MRRA Calls Public Meeting To Give Residents A Voice On Planning Issues:

(26/4/05)

 

 

 

“Our Towns, Our Environment – Our Say!”

 

Following are extracts from the presentation given by Macedon Ranges Residents’ Association at its ‘Say NO To Suburbia’ meeting, held in Woodend on 16 September, 2004.  They give an overview, in simple terms, of what’s wrong in Macedon Ranges.

 

 

Why Is State Level Protection Needed In Macedon Ranges?

Because Macedon Ranges Shire is environmentally sensitive, and its values and resources are important, not just to us, but to the state of Victoria.  For example, our forests have long been known as ‘the lungs of Melbourne’, and Bendigo gets drinking water from here.

 

Some say it’s a campaign to stop all development.  It’s not. The State protection we’re asking for is what we had before:  careful, controlled development; high standards; environment and rural character protected.  Who could object to that, except those advantaged by the present chaotic situation?

 

Residents have told MRRA they want more control over what happens here.   We’re presently being told what we’ll have by VCAT, and what we’re getting isn’t what most people want.  We need State government help to change what’s happening.

 

 

What Went Wrong?

 

Our former planning scheme was a plan for us.  Not Melbourne… not Warrnambool… not the rest of the Victoria: just Macedon Ranges.  In it, we made our own rules. They were legally binding and said ‘no’ to development that damaged things that are important to residents and our environment.  The scheme recognized our limitations, and the values and resources we wanted to protect, and demanded high standards for development.

 

We lost it all in 2000 when the Bracks’ government signed us up to the new Victorian planning system and our current, unfinished planning scheme.

 

The ‘one-size-fits-all’ Victorian planning provisions are applied State-wide and promote ‘anything, anywhere’  development, which the so-called experts call ‘flexibility’.  Time is proving that this planning system is an environmental and social experiment that’s going horribly wrong, and not just in Macedon Ranges.

 

Under the new State planning system, only the State government can say words like ‘no’, ‘must’ and ‘must not’; we’re only allowed to say ‘discourage’, ‘should’, ‘prefer’ or ‘may ’.  Only the State government can make rules; we’re only allowed to make local policy.  And many of you know from recent VCAT decisions how well our weak words and local policies work.  They don’t.

 

Current planning law says State beats local.  That means if we say something that’s different from State policy, what we want doesn’t count.

 

So, until our local policies are endorsed as State policy, until the State government allows us to have our own rules, until we can say ‘no’, ‘must’ and ‘must not’, even if we completed our current planning scheme we still wouldn’t be able to stop over-development or the suburban invasion.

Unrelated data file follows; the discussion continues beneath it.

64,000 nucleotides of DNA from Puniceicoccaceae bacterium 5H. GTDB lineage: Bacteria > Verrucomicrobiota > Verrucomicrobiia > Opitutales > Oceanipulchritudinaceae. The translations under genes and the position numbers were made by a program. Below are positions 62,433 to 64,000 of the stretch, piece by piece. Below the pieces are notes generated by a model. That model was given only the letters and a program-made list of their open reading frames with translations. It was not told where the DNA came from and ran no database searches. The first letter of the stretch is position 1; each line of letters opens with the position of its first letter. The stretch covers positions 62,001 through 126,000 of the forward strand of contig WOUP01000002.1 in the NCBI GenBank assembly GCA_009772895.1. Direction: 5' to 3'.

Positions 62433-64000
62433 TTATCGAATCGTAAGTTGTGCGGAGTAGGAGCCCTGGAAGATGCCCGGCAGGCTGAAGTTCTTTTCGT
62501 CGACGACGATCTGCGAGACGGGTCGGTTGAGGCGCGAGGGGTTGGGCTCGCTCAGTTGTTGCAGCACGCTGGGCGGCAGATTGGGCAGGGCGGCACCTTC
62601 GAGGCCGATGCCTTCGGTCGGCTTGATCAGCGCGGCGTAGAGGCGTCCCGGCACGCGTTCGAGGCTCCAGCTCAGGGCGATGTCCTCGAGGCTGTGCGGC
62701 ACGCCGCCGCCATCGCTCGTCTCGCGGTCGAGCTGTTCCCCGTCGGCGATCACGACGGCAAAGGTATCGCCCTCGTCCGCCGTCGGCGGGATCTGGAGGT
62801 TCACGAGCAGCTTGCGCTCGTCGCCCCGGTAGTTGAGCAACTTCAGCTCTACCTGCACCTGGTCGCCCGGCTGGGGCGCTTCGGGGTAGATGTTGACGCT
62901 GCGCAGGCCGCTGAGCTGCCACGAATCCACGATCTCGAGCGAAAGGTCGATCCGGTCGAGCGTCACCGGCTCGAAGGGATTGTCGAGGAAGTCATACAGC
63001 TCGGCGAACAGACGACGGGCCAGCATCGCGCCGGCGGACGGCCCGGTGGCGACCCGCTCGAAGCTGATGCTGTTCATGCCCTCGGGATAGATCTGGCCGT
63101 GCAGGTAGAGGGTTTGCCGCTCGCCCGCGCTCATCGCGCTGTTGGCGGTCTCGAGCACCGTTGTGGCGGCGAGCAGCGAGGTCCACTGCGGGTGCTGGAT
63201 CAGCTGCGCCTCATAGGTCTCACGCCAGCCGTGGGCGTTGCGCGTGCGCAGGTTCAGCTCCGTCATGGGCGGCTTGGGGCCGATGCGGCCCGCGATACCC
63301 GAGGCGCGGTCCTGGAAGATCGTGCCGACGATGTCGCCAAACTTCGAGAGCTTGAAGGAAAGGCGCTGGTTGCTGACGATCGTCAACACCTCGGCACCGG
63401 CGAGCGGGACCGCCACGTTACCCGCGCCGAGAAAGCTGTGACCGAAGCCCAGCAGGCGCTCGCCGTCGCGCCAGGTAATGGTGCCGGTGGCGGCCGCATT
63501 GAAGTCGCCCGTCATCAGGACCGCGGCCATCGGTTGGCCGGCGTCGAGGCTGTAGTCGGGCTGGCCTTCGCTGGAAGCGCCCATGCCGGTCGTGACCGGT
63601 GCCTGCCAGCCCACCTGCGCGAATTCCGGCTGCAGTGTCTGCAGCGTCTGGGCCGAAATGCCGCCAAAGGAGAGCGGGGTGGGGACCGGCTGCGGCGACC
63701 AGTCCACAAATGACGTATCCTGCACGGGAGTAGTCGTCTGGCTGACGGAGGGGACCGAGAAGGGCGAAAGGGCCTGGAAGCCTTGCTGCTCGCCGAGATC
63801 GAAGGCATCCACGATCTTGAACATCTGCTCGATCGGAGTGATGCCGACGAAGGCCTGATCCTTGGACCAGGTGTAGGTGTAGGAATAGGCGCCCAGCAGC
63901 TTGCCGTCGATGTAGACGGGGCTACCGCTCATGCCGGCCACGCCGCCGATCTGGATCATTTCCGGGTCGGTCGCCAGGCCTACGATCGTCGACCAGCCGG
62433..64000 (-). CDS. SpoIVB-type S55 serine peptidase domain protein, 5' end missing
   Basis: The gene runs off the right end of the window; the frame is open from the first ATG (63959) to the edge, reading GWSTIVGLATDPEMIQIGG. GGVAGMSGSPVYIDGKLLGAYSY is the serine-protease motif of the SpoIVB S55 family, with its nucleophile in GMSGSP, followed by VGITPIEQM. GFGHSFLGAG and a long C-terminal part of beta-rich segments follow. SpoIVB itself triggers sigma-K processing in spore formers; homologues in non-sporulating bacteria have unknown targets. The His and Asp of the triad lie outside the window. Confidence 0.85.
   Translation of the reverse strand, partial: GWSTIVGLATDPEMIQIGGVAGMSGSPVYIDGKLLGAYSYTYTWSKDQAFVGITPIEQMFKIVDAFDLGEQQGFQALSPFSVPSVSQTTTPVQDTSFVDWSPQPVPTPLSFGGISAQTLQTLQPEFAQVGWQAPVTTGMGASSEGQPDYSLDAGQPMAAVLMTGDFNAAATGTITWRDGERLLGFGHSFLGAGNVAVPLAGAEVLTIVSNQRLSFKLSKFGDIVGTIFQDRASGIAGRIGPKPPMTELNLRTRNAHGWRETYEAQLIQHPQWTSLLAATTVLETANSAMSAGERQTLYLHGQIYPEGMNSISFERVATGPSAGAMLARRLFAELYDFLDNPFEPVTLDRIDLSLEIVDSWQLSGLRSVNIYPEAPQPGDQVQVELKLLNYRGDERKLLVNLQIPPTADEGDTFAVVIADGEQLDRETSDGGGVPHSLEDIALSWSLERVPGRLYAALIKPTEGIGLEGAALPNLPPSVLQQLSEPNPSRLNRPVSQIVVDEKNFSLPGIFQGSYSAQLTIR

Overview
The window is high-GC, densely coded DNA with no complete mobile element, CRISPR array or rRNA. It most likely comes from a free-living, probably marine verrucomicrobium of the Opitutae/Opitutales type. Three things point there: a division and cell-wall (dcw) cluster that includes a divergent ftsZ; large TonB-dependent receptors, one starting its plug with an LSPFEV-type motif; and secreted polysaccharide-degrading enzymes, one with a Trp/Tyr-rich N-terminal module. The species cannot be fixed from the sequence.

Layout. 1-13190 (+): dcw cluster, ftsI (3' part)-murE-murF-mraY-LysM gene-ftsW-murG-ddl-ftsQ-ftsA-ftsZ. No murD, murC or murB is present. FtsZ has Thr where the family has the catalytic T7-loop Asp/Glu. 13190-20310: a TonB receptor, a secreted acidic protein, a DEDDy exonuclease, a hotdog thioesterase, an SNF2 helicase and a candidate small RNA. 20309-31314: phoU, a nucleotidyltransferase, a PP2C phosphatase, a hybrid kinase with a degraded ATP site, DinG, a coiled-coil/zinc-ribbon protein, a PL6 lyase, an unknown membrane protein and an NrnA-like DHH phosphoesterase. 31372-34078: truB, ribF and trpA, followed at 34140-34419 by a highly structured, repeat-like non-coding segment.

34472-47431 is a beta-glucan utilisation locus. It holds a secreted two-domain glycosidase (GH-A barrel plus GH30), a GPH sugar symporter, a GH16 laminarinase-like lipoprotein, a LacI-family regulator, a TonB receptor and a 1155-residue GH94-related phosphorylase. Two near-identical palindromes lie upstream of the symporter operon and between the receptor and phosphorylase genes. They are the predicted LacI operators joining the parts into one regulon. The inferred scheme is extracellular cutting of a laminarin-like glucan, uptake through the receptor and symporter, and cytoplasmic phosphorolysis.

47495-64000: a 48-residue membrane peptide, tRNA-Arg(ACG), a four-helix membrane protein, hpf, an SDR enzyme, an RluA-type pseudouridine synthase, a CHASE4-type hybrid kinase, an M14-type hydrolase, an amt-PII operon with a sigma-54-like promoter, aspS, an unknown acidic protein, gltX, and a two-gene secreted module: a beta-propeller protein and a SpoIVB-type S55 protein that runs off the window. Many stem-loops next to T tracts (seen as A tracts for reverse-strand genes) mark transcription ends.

“The meeting will give residents a chance to get their message across.  In a nutshell that message seems to be ‘Keep Macedon Ranges Rural’. That can’t happen unless things change.”

 

 

What’s Happening In Macedon Ranges?

 

Not being able to say ‘no’ has seen Macedon Ranges swamped by environmentally damaging and urban-style development.

 

 

Who’s Responsible For The Mess?

 

Hands up:  Former Macedon Ranges’ Councils (administrators and Councillors), the former Kennett government, the current Bracks government.

 

From 1997 to 2003, Macedon Ranges’ Council was out of control.

 

Despite constant community objections, and residents wearing a path to Spring Street protesting Council’s behaviour and calling for intervention, neither the Kennett nor Bracks governments acted to bring Macedon Ranges Shire Council into line.

 

The former Kennett government gave us the `anything, anywhere’ Victorian VPP planning system, and planning law that allows ‘State’ to dominate ‘local’.

 

The Bracks government hasn’t done enough to change it.

 

The Bracks government also promised to protect Macedon Ranges, and it hasn’t.   We’ve been waiting six years….

 

 

Five resolutions put to the meeting received overwhelming support:

 

“This meeting, representing a broad cross section of the Macedon Ranges community, resolves:

 

That the Macedon Ranges’ community calls for bi-partisan political support for interim and long-term State planning protection for Macedon Ranges Shire.

 

That the State government provide all necessary support to the Macedon Ranges Shire Council and community to ensure long-term State level planning protection for the Macedon Ranges.

 

That the State government provide immediate interim planning protection for the whole Shire to control development pending completion of the necessary strategic work and planning scheme improvements.

 

That the meeting’s resolutions be forwarded to the Victorian premier, the planning and environment Ministers and relevant sitting members, and their counterparts in opposition, with a request for an urgent response.